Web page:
PNoy gov't to restore habagat-damaged Imelda Marcos shoes, gowns
The online news portal of TV5
MANILA, Philippines - The Aquino administration will restore the collection of shoes, gowns, and other vanity possessions of former First Lady Imelda Marcos that were damaged during the recent flooding caused by habagat or southwest monsoon last August.
Presidential Communications Undersecretary Manolo Quezon said while the clothes and shoes held "no historical significance," there were plans to restore Mrs. Marcos' belongings.
Quezon said some of the clothes were made by famous Filipino designers, including Joe Salazar and Pitoy Moreno.
More than 150 boxes of Imeldas' clothes and accessories were transferred to the National Museum in June 2010, according to Quezon.
Mrs. Marcos left behind her vanity possessions after she and her husband, President Ferdinand Marcos, were driven into exile in 1986.
In a separate statement, the National Museum admitted that Imelda's belongings suffered serious neglect during the past 24 years "during which no plan had been formulated regarding their final disposition."
Before their transfer to the National Museum, the boxes were inventoried and sealed, and directly taken to a secure room on the fourth floor of the Old Legislative Building for storage.The room met the basic requirements for the storage of artifacts in terms of security, dryness and non-exposure to light and was included in the regular fumigations for termites and other insects that are annually conducted by the National Museum in all its buildings.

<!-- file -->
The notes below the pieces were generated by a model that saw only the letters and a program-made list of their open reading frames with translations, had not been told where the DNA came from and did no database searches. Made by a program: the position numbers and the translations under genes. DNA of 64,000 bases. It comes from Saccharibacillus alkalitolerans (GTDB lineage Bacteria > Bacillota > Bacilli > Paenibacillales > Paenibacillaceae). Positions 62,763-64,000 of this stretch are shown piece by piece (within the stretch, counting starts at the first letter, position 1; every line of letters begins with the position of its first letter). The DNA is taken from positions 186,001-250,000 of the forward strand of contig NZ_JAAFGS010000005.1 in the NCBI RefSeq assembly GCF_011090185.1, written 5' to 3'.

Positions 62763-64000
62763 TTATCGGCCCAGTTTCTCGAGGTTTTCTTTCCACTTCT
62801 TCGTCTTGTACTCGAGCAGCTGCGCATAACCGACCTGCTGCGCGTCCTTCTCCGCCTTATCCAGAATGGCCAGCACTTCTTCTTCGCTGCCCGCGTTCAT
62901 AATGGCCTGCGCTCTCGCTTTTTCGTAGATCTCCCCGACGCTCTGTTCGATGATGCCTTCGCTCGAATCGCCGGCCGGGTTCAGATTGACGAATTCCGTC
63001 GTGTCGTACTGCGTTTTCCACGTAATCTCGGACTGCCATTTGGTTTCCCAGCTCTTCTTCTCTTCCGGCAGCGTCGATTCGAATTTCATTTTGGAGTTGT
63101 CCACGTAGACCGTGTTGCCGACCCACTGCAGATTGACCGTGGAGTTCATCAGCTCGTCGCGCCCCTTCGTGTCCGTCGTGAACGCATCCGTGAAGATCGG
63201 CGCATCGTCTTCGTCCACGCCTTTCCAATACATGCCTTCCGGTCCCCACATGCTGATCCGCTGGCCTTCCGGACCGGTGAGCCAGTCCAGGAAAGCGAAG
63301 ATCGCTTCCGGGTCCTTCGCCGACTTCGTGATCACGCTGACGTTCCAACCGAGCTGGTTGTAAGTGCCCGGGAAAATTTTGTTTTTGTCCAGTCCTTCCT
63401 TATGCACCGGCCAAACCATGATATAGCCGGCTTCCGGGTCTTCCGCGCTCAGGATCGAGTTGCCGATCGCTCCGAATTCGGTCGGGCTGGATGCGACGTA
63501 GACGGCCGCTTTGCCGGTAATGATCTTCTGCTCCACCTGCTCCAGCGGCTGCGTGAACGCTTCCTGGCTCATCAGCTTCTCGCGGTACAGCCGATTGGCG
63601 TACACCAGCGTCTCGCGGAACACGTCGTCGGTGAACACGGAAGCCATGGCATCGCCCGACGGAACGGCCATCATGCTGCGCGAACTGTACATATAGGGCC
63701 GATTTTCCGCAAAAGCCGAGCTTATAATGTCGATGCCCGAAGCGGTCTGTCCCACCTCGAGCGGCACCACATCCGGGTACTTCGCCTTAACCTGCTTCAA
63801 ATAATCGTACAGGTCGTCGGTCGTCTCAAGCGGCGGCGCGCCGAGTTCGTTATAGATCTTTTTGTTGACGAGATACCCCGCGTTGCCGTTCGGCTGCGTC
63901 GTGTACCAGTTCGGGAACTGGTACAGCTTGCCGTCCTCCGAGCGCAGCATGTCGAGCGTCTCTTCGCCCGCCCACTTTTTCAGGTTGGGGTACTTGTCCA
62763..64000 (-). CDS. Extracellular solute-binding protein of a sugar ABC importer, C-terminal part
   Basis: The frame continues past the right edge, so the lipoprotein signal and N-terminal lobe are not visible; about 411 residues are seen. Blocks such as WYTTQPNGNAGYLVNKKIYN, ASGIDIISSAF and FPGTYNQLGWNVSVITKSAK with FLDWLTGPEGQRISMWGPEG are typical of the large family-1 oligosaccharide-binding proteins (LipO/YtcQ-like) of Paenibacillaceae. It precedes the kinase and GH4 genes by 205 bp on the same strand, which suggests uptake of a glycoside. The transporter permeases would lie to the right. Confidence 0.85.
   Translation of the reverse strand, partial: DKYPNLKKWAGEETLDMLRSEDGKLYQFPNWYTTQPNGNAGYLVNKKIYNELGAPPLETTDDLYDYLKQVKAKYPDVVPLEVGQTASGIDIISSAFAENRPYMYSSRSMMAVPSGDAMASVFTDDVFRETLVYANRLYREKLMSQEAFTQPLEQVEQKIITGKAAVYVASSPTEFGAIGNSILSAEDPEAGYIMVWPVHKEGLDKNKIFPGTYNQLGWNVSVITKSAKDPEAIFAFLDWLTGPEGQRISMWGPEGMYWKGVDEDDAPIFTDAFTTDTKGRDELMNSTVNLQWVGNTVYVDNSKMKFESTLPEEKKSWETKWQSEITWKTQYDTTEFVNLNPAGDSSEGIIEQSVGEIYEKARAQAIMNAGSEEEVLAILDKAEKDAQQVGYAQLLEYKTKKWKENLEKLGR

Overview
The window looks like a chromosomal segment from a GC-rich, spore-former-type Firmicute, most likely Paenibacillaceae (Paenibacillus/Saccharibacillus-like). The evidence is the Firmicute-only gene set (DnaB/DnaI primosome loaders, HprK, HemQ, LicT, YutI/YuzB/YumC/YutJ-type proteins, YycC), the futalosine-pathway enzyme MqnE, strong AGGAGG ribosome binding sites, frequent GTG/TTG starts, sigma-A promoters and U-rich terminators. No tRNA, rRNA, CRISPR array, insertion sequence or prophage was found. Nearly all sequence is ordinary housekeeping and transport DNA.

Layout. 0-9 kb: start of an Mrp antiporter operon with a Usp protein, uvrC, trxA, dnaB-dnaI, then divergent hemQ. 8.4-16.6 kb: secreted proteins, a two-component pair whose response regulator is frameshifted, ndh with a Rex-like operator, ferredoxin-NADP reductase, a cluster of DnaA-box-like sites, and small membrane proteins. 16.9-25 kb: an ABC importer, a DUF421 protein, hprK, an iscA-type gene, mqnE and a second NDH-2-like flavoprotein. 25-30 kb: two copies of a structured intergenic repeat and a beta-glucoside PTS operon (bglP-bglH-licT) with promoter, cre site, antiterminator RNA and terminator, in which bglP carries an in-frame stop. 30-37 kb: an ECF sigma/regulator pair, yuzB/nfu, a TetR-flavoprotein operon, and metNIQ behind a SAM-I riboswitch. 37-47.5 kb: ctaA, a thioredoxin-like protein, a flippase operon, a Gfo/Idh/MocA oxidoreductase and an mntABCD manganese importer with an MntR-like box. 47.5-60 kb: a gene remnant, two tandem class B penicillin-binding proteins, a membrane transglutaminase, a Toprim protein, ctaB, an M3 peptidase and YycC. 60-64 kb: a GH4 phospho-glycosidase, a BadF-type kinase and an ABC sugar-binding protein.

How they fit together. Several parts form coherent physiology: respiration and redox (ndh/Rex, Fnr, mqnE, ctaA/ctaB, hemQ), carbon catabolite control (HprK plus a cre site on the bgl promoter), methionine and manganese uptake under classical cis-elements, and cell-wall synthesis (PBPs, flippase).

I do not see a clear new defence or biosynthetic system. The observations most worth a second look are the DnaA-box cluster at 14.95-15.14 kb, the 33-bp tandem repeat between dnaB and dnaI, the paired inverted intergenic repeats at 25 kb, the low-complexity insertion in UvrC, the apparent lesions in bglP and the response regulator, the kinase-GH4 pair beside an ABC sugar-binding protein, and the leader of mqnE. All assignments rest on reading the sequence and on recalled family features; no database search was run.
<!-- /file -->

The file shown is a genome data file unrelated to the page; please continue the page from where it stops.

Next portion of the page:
Part of the statement of the National Museum reads as follows:
"It was certainly unfortunate that the room in which the boxes were stored suffered serious leaks during the heavy rains of August 6 to 8, but this came to the attention of Museum staff in the middle of the night of August 6, and the boxes were immediately moved, minimizing the potential impact of the storm. As soon as government operations normalized by August 9, and in the weeks since then, assessment and conservation of damaged items has been consistently performed."
"The public can be assured that the National Museum does its very best on limited resources to carry out its responsibilities in the safekeeping of items placed in its custody. Indeed, the institution hopes to prevent future such occurrences by prioritizing needed structural repairs on the fourth floor of the Old Legislative Building. Similar repairs have already been undertaken on the lower three floors, which house the galleries and storage of the national fine arts and archaeological collections, which were unaffected by the heavy rains."
The National Museum said the Filipino-designed gowns of Mrs. Marcos could form the core of a fashion collection, but it admitted that "this has yet to be even formally proposed given the as yet politically-sensitive nature of their provenance."